Module: IO::Like

IO::Like is a module which provides most of the basic input and output functions of IO objects using methods named unbuffered_read, unbuffered_write, and unbuffered_seek.

Readers

In order to use this module to provide input methods, a class which includes it must provide the unbuffered_read method which takes one argument, a length, as follows:

  def unbuffered_read(length)
    ...
  end

This method must return at most length bytes as a String, raise EOFError if reading begins at the end of data, and raise SystemCallError on error. Errno::EAGAIN should be raised if there is no data to return immediately and the read operation should not block. Errno::EINTR should be raised if the read operation is interrupted before any data is read.

Writers

In order to use this module to provide output methods, a class which includes it must provide the unbuffered_write method which takes a single string argument as follows:

  def unbuffered_write(string)
    ...
  end

This method must either return the number of bytes written to the stream, which may be less than the length of string in bytes, OR must raise an instance of SystemCallError. Errno::EAGAIN should be raised if no data can be written immediately and the write operation should not block. Errno::EINTR should be raised if the write operation is interrupted before any data is written.

Seekers

In order to use this module to provide seeking methods, a class which includes it must provide the unbuffered_seek method which takes two required arguments, an offset and a start position, as follows:

  def unbuffered_seek(offset, whence)
    ...
  end

This method must return the new position within the data stream relative to the beginning of the stream and should raise SystemCallError on error. offset can be any integer and whence can be any of IO::SEEK_SET, IO::SEEK_CUR, or IO::SEEK_END. They are interpreted together as follows:

        whence | resulting position
  -------------+------------------------------------------------------------
  IO::SEEK_SET | Add offset to the position of the beginning of the stream.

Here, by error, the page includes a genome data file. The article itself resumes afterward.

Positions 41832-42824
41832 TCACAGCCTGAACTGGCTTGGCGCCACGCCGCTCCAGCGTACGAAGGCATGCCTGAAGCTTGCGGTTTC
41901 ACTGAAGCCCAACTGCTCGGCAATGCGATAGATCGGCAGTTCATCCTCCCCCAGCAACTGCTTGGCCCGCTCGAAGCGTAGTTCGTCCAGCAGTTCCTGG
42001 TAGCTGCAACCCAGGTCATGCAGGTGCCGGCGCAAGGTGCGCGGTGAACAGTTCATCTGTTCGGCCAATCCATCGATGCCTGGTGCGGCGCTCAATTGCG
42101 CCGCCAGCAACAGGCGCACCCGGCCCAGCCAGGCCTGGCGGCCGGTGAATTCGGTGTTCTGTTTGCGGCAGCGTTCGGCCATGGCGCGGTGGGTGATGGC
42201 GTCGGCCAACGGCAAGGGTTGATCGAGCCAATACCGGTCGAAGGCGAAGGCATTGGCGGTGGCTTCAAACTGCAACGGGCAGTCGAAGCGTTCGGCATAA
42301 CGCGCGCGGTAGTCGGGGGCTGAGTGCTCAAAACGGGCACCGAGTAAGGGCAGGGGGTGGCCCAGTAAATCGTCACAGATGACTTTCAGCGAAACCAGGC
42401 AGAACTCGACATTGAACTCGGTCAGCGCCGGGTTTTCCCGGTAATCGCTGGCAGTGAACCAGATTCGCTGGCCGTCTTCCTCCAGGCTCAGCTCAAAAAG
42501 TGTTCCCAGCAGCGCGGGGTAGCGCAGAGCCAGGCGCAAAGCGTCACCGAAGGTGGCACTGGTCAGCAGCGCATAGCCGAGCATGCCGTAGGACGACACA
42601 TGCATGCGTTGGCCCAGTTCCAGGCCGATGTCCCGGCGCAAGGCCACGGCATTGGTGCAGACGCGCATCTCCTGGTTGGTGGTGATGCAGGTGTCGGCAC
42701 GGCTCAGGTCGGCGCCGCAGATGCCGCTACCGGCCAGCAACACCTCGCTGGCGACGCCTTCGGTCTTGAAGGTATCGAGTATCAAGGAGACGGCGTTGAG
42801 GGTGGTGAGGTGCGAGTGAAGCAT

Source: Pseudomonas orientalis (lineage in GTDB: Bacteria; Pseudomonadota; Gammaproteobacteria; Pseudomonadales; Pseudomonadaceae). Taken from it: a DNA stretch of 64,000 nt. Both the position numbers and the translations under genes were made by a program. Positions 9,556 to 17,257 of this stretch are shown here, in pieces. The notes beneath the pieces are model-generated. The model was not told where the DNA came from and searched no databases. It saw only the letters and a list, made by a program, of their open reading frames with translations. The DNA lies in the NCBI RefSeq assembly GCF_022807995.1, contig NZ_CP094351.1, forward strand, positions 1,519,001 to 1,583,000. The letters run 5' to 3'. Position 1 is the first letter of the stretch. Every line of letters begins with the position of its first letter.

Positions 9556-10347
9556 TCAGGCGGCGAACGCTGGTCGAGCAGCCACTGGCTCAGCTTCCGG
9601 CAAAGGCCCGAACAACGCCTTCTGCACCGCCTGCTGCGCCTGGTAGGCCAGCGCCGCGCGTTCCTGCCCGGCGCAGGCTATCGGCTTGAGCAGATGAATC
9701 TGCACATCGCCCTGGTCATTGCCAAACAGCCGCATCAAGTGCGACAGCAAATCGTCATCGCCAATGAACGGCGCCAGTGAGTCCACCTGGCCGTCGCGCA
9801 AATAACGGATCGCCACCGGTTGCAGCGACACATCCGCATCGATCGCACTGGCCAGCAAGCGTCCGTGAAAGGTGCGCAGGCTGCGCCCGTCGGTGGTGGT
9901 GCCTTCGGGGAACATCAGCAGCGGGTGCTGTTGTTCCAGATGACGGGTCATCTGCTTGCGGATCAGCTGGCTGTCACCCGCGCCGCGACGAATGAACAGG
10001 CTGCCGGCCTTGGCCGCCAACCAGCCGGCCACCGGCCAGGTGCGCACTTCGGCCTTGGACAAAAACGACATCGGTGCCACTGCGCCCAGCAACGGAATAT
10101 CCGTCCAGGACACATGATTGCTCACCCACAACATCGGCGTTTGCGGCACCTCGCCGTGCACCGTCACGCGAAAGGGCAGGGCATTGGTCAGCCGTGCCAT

-------------+------------------------------------------------------------
  IO::SEEK_CUR | Add offset to the current position of the stream.
  -------------+------------------------------------------------------------
  IO::SEEK_END | Add offset to the position of the end of the stream.

Duplexed Streams

In order to create a duplexed stream where writing and reading happen independently of each other, override the duplexed? method to return true and then provide the unbuffered_read and unbuffered_write methods. Do NOT provide an unbuffered_seek method or the contents of the internal read and write buffers may be lost unexpectedly.


NOTE: Due to limitations of Ruby‘s finalizer, IO::Like#close is not automatically called when the object is garbage collected, so it must be explicitly called when the object is no longer needed or risk losing whatever data remains in the internal write buffer.

Public Instance Methods


ios << obj → ios

Writes obj to the stream using write and returns ios. obj is converted to a String using to_s.

    # File lib/io/like.rb, line 82
82:     def <<(obj)
83:       write(obj)
84:       self
85:     end

ios.binmode → ios

Returns self. Just for compatibility with IO.

    # File lib/io/like.rb, line 91
91:     def binmode
92:       self
93:     end

ios.close → nil

Arranges for closed? to return true. Raises IOError if closed? already returns true. For duplexed objects, calls close_read and close_write. For non-duplexed objects, calls flush if writable? returns true and then sets a flag so that closed? will return true.

     # File lib/io/like.rb, line 102
102:     def close
103:       raise IOError, 'closed stream' if closed?
104:       __io_like__close_read
105:       flush if writable?
106:       __io_like__close_write
107:       nil
108:     end

ios.close_read → nil

Closes the read end of a duplexed object or the whole object if the object is read-only.

Raises IOError if closed? returns true. Raises IOError for duplexed objects if called more than once. Raises IOError for non-duplexed objects if writable? returns true.

     # File lib/io/like.rb, line 119
119:     def close_read
120:       raise IOError, 'closed stream' if closed?
121:       if __io_like__closed_read? || ! duplexed? && writable? then
122:         raise IOError, 'closing non-duplex IO for reading'
123:       end
124:       if duplexed? then
125:         __io_like__close_read
126:       else
127:         close
128:       end
129:       nil
130:     end

ios.close_write → nil

Closes the write end of a duplexed object or the whole object if the object is write-only.

Raises IOError if closed? returns true. Raises IOError for duplexed objects if called more than once. Raises IOError for non-duplexed objects if readable? returns true.